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Londoners locked out of Chancellor's stamp duty deal for first-time buyers

Isabelle Fraser
The stamp duty cut has fallen flat in the capital, say analysts

The Chancellor’s attempt to reboot the property market by slashing stamp duty for smaller homes have fallen flat as first-time buyers continue to be virtually locked out of central London’s property market.

Analysis has revealed that there are just 387 properties in zones one and two which are under the stamp duty threshold of £300,000, equal to less than 1pc of the property on the market in London. It comes after the Royal Institution of Chartered Surveyors (Rics) said last week that the stamp duty cut for first-time buyers purchasing property under £300,000 had been ineffective. In a survey of its members across the country, 86pc said that there had been no response from first-time buyers since the changes to Stamp Duty at the Budget in November.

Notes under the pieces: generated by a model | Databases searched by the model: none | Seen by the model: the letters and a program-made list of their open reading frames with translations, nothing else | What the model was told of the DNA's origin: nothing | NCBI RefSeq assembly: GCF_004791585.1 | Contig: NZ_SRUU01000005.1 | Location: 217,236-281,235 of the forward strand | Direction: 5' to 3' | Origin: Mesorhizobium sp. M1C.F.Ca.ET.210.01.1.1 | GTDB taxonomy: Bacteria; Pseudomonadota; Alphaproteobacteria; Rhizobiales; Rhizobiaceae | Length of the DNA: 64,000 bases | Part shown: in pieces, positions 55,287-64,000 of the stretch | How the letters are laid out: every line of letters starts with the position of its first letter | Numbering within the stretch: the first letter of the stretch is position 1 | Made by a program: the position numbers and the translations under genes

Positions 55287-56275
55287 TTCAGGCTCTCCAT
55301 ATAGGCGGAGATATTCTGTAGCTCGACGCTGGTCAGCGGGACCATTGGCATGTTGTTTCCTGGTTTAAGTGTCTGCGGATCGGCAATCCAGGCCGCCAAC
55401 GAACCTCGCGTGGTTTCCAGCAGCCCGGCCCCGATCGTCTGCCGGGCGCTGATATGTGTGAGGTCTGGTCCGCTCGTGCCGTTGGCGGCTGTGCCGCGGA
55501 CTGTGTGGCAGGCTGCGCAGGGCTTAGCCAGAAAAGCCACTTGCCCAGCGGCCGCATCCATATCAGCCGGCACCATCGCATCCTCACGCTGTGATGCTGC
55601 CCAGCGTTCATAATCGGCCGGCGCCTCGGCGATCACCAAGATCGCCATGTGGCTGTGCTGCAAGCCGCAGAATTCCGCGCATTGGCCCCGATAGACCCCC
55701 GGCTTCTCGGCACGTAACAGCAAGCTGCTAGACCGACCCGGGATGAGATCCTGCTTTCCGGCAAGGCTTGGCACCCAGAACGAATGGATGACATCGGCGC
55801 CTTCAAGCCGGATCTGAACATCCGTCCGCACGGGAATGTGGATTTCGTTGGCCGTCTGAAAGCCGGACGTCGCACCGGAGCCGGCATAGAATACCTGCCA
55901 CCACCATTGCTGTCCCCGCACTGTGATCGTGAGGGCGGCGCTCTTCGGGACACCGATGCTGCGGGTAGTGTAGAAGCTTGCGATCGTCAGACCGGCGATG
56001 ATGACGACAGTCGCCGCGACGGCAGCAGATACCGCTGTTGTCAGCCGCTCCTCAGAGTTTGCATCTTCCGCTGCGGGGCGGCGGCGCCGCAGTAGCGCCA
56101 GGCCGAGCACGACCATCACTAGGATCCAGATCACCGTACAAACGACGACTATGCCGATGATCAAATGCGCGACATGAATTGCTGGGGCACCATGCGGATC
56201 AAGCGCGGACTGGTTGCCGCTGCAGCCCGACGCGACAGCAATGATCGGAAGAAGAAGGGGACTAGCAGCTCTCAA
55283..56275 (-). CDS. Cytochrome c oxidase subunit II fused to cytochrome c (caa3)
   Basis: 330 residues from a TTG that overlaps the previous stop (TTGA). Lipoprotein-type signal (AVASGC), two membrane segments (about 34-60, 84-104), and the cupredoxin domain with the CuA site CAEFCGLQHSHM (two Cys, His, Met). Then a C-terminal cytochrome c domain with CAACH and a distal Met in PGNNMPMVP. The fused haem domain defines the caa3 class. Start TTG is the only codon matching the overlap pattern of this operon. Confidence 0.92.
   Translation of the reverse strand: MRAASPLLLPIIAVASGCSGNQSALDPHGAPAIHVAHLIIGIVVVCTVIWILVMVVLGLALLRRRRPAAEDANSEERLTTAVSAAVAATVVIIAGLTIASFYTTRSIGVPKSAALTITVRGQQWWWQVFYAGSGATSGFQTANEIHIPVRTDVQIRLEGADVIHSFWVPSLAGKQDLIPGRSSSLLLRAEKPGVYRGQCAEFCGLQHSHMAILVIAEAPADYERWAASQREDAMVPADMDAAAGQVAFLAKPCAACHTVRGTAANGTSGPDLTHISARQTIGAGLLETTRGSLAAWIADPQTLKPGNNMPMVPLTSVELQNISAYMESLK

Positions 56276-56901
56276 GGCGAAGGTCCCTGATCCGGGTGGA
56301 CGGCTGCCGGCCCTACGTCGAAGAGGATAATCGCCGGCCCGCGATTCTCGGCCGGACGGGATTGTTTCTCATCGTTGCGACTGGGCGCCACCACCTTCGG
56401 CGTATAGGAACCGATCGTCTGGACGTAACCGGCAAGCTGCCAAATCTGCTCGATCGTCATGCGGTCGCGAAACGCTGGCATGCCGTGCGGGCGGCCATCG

Research by online estate agent HouseSimple found that there are just 5,961 homes across the capital on sale for under £300,000 on which buyers would have to pay no stamp duty. This is equal to 12.9pc of the total stock for sale in the capital. The area with the most homes under the threshold was Croydon, where 795 properties were available for £300,000 or less.

Sam Mitchell, chief executive of HouseSimple said: “The Chancellor wheeled out his big tax break offering to help first-time buyers and attract young voters. Unfortunately for the young London buyer, the stamp duty cut, while beneficial to large swathes of the country, won’t make much of a dent in their house buying budget.”

stamp duty changes for first-time buyers

There are 20,488 homes available across the capital for between £300,000 and £500,000, which would give buyers a saving of around £5,000. But this “won’t be much help if first-time buyers don’t have the funds in the first place to put down substantial deposits needed to buy even a basic starter home in inner London”, added Mr Mitchell.

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The Rics survey also revealed that London estate agents who were polled about the effect of the stamp duty cut were more positive than those outside the capital. It found that 28pc said that they expected the changes would increase overall activity, higher than the 12pc who thought so nationally.